Standard histologic analysis (hematoxylin-eosin). A, Focal vacuolization in basal and suprabasal keratinocytes (original magnification ×100). B, Diffuse vacuolization in basal layers associated with swelling and pallor of the upper epidermis (original magnification ×250). C, Subepidermal cleavage (asterisk) and cell vacuolization (original magnification ×100).
Electron microscopic analysis. Small (A) (arrows) or large (B) (asterisks) cytoplasmic and perinuclear vacuoles within keratinocytes (Ke); N indicates nucleus (original magnification ×2500). C, Widening of spaces (asterisks) between keratinocytes leading to rupture (black arrow) or stretching (white arrow) of membrane interdigitations without splitting of desmosomes (arrowheads) (original magnification ×8000). D, Cytoplasmic vacuoles surrounded by a membrane in a fibroblast of superficial dermis (De). Co indicates collagen (original magnification ×6200).
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Cazes A, Prost-Squarcioni C, Bodemer C, Heller M, Brousse N, Fraitag S. Histologic Cutaneous Modifications After the Use of EMLA Cream, A Diagnostic Pitfall: Review of 13 Cases. Arch Dermatol. 2007;143(8):1073–1087. doi:10.1001/archderm.143.8.1074
Copyright 2007 American Medical Association. All Rights Reserved. Applicable FARS/DFARS Restrictions Apply to Government Use.2007
While the eutectic mixture of lidocaine and prilocaine (EMLA cream; AstraZeneca International, Södertälje, Sweden) is the topical anesthetic most widely used before performing a skin biopsy,1,2 EMLA-induced cutaneous histologic alterations have rarely been reported.3-5 We herein report 13 cases where pathological diagnosis was highly complicated by EMLA application.
We reviewed 13 skin biopsy specimens obtained after EMLA application from children (mean ± SD age, 3.6 ± 4.4 years) with erythematous and squamous disease (n = 4, patients 1-4), keratinization disorder (n = 4, patients 5-8), bullous disease (n = 3, patients 9-11), and suspected storage (n = 1, patient 12) or connective tissue (n = 1, patient 13) disorders.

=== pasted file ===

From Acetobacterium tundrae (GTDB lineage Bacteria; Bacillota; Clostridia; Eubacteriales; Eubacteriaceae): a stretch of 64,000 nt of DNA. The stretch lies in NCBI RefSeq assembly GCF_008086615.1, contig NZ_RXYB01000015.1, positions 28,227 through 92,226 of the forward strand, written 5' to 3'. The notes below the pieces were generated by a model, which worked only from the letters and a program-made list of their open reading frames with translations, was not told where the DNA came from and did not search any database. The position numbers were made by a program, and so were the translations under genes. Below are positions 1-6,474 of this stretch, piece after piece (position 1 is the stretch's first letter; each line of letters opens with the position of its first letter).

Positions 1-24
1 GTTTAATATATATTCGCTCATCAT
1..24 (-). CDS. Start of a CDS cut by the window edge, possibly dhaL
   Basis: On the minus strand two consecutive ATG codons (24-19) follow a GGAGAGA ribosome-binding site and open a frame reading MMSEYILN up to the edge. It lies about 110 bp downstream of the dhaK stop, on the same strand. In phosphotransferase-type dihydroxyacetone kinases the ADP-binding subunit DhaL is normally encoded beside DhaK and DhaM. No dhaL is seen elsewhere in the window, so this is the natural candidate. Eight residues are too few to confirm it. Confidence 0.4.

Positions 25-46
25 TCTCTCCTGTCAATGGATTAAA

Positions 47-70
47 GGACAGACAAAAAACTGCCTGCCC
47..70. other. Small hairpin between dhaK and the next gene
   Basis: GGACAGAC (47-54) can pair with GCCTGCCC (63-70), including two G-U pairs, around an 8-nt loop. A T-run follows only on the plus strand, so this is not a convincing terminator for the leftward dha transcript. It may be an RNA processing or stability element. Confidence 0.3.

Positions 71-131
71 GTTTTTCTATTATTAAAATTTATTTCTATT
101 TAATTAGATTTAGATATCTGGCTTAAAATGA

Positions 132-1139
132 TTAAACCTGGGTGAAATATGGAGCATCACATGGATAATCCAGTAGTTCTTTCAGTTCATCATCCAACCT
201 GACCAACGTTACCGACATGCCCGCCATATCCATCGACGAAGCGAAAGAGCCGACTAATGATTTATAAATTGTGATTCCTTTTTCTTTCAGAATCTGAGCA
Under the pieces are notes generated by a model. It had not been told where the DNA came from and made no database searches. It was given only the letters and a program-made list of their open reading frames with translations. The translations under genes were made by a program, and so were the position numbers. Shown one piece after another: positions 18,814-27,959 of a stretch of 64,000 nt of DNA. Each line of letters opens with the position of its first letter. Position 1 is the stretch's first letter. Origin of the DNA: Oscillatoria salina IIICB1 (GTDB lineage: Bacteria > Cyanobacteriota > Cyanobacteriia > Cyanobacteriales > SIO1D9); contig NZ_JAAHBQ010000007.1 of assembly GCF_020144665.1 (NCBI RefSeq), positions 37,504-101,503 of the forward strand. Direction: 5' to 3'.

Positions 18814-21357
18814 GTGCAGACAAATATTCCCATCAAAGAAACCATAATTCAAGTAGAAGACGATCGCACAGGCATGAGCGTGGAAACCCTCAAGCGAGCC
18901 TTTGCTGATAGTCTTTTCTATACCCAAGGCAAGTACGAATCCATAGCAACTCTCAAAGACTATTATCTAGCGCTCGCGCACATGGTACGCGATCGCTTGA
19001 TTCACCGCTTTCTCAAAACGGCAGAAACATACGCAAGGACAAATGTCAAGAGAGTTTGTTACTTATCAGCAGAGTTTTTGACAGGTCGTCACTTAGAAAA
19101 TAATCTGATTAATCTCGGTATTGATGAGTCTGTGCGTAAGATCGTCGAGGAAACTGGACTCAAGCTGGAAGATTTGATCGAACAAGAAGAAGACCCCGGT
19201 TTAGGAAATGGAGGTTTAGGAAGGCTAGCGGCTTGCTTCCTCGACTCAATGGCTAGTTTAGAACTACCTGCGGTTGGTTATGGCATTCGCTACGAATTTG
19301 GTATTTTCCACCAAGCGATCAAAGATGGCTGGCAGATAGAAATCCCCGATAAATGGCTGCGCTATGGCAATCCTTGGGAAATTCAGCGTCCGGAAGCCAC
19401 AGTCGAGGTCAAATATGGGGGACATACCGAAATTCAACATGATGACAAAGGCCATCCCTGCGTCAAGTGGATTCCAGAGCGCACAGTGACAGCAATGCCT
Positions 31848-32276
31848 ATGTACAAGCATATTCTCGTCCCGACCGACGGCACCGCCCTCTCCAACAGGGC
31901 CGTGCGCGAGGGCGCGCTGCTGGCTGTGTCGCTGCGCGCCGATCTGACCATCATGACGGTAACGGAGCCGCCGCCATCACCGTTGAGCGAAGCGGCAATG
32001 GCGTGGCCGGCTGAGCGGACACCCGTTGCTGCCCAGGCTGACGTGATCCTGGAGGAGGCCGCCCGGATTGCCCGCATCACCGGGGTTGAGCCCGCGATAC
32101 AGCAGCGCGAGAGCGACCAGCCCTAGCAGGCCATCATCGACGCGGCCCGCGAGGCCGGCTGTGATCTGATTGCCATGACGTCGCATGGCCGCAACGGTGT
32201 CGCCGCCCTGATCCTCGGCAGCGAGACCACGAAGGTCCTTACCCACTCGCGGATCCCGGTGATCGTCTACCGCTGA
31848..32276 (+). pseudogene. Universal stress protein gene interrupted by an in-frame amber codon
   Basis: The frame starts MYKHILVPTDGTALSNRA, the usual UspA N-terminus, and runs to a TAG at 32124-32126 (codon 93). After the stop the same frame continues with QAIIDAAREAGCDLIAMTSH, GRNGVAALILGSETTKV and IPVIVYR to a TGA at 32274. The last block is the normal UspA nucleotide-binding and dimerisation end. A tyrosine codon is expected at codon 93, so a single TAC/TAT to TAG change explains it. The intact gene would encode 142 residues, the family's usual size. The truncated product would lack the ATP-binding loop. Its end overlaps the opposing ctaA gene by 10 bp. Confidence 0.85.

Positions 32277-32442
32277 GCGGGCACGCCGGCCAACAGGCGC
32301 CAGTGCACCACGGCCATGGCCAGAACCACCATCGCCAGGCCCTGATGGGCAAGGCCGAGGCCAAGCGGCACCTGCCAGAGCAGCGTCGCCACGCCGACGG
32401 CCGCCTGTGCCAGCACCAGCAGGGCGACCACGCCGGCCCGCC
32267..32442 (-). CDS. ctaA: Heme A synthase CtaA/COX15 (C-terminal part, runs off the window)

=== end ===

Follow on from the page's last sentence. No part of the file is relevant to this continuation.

In addition to histopathologic findings in relation to suspected diagnoses, unexpected striking features were observed in 9 biopsy specimens (Figure 1). A diffuse pallor with swollen upper keratinocytes was seen in 7 specimens (patients 1-3, 5, 7, 9, and 10). Lower keratinocytes displayed a sharp vacuolization in 8 cases (patients 1-7 and 10). Destruction of the basal layer was observed in 8 cases (patients 1, 2, 4-7, 9, and 10). Either focal or large subepidermal cleavages were seen in 9 patients (patients 1-7, 9, and 10). In 3 cases (patients 11-13), the skin was found to be normal under standard histologic analysis.
The major ultrastructural feature was the constant vacuolization of keratinocytes occurring in the basal, spinous, granular, and/or horny layers (Figure 2). The second characteristic pattern was a marked enlargement of intercellular spaces leading to stretching or rupture of cellular interdigitations without splitting of desmosomes (n = 1, patients 6, 7, and 9-11). Finally, vacuoles were seen in 7 cases in dermal cells, fibroblasts, and/or the epithelium of sweat glands and hair follicles (patients 6-9 and 11-13). In cases devoid of pathologic features in standard histologic analysis, electron microscopy confirmed the existence of cell vacuoles in the epidermis and/or the dermis.
We describe 13 patients for whom pathologic findings were not consistent with clinical suspected diagnoses. In most cases, microscopy showed swelling and vacuolization of the upper epidermis and destruction of the basal layer resulting in cleft formation. This intriguing histologic pattern occurring in various types of cutaneous disorders after EMLA application led us to suspect the cream as the cause. Skin sensitivity to EMLA might depend on individual factors such as underlying disease, age, or application protocol. In 3 cases, there was a vacuolization of keratinocytes and dermal cells only patent on ultrathin sections.
Additional skin biopsies from areas not treated with EMLA were performed for 6 patients. Showing none of the previous alterations, these specimens allowed the adequate diagnosis of 1 case of lamellar ichthyosis, 3 cases of hereditary epidermolysis bullosa, and the exclusion of storage disease in one case and Ehlers Danlos disease in another. Our data are in accordance with the few published cases3-5 and emphasize diagnosis difficulties caused by EMLA in a wide range of cutaneous abnormalities, especially those requiring electron microscopy.
It is important to point out that EMLA-induced histopathologic changes can favor misdiagnosis or prevent ultrastructural analysis. Therefore, dermatologists should always note the use of EMLA cream on the pathology form and, when possible, avoid its use in blistering disorders, interface dermatitis, and connective tissue or storage disorders.
Correspondence: Dr Fraitag, service d’Anatomie Pathologique, Hôpital Necker-Enfants Malades, 149 rue de Sèvres, 75743 Paris CEDEX 15, France (firstname.lastname@example.org).
Financial Disclosure: None reported.
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